After hypothetical breast density notification, screening interest grows

Women who received sample breast density notifications were more likely to undergo breast cancer screenings, according to a new study published online Nov. 4, 2014, in the Journal of the American College of Radiology.

The research team, including lead author Vivian M. Yeh, PhD, with the Ichan School of Medicine at Mount Sinai in New York City, sought to study how women older than 40 years responded to hypothetical dense breast tissue notification.

“Notifications often include information that dense breast tissue may increase the risk for cancer but do not state to what extent, leaving women to interpret the notifications for themselves,” Yeh and colleagues wrote. “Subsequently, patients’ perceived breast cancer risk and anxiety may increase, which is important because both perceived risk and anxiety are known to increase intentions to undergo mammography.”

They also sought to examine if their intentions for further study (mammography, ultrasound covered by insurance and ultrasound not covered by insurance) were influenced or hindered by factors like demographics, notification complexity, aversion to medical tests, mistrust of healthcare systems and active control preference in decision making.

For the study, the research team reached out to participants on Amazon Mechanical Turk (AMT), a marketplace that offers human intelligence tasks (HITs) for participants to complete for compensation. The team reached out to female AMT workers who were older than 40 and had no previous cancer diagnoses. A total of 184 women completed the AMT test and were compensated $1.

After reading the sample notification of breast density, the majority of women taking the test reported a greater perceived risk and planned to undergo mammography.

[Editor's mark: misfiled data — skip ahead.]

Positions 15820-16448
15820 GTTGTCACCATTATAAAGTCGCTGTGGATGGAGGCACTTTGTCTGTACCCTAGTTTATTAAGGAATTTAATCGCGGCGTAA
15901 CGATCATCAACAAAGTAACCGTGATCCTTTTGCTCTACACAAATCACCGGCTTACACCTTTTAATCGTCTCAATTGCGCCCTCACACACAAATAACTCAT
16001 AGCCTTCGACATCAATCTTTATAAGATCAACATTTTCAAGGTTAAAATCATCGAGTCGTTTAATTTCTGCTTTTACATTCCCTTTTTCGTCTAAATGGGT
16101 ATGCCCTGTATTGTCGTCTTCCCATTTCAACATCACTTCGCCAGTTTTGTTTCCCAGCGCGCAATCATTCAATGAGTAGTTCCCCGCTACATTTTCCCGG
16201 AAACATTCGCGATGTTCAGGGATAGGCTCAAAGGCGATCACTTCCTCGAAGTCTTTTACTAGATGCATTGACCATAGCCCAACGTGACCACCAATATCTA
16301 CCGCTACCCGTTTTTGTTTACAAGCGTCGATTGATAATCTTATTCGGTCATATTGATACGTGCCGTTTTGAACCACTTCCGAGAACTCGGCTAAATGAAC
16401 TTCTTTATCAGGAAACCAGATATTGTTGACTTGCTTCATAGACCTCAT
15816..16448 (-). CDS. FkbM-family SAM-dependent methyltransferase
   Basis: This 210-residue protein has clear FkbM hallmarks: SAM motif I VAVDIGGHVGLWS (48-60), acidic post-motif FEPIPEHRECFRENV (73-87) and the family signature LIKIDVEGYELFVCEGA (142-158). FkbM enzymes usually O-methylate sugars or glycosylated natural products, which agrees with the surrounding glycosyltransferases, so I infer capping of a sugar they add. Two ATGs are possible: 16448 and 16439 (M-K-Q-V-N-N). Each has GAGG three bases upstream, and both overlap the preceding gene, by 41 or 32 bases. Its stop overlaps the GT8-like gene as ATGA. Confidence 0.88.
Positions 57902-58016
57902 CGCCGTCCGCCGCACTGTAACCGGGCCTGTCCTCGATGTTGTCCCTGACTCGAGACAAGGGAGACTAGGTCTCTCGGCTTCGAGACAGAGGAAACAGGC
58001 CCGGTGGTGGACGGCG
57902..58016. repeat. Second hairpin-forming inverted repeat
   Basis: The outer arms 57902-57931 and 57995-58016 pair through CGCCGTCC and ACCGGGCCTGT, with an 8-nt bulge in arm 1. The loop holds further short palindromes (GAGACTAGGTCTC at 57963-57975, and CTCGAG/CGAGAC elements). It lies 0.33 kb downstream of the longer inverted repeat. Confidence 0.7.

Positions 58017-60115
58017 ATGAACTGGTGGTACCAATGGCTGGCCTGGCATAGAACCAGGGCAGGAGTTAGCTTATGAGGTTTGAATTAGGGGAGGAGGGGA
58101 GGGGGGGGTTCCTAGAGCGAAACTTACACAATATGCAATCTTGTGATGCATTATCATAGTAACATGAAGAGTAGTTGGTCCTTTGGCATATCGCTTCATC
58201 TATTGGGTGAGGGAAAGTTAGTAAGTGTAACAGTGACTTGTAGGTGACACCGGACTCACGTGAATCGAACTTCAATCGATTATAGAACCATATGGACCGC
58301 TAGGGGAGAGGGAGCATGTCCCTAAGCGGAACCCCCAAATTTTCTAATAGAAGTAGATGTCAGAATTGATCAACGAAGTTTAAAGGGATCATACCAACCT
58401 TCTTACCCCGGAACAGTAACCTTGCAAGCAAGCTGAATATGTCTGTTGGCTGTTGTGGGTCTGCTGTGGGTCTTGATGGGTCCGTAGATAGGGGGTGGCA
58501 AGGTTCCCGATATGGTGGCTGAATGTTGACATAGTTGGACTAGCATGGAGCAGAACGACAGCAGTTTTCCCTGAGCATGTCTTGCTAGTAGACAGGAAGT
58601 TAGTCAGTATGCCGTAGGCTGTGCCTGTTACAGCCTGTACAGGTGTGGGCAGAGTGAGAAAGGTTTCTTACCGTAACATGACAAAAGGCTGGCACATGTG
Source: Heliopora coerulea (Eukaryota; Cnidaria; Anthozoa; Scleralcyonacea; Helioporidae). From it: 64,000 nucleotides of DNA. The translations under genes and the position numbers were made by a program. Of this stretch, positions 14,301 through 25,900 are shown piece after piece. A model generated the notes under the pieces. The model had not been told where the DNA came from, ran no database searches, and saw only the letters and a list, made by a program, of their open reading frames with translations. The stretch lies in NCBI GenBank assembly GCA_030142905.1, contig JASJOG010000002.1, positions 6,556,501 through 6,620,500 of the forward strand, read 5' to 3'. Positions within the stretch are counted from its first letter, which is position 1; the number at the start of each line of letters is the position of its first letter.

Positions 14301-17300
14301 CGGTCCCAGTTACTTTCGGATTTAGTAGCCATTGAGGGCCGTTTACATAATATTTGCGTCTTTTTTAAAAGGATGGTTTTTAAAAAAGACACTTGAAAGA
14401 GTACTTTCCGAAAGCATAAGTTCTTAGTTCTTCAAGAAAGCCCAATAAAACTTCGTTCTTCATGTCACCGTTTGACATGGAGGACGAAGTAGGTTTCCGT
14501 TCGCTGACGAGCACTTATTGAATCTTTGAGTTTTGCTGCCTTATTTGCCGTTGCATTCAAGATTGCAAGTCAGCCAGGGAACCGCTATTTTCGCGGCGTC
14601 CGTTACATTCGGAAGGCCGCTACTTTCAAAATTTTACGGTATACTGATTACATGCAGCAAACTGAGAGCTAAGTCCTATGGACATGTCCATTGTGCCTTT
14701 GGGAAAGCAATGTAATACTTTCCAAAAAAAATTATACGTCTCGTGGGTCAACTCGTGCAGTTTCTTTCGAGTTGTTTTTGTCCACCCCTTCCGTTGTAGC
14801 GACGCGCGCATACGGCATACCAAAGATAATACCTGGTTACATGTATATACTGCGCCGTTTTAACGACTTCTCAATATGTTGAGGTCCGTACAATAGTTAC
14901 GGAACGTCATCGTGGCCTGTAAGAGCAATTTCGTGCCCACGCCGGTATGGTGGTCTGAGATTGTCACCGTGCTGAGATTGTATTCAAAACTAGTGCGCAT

Most also intended to undergo additional ultrasound screening.

“Anxiety significantly increased all screening intentions, and the degree to which a woman felt anxiety after reading the notification mediated the relationship between her perceived cancer risk and how strongly she intended to screen,” the authors wrote. “Although two women could hold similar levels of perceived risk, it is the amount of anxiety a woman experiences that determines how motivated she is to screen.”

Additionally, the researchers found that minorities had greater intentions for ultrasound when it was covered by insurance, similar to women with greater healthcare distrust when ultrasound was not covered by insurance.

“These results are somewhat surprising, as distrust and minority status typically relate to less health care use,” Yeh and colleagues wrote.

The authors concluded that additional studies were necessary to determine if screening intentions correlated to screening behaviors.

“Although fewer women intended to undergo ultrasound when it was not covered by insurance, there were no differences in screening intentions as a function of current insurance status, income, or full-time employment,” they wrote. “Individual differences between who opts for ultrasound as a function of insurance coverage may widen when screening behavior is studied instead of intentions.”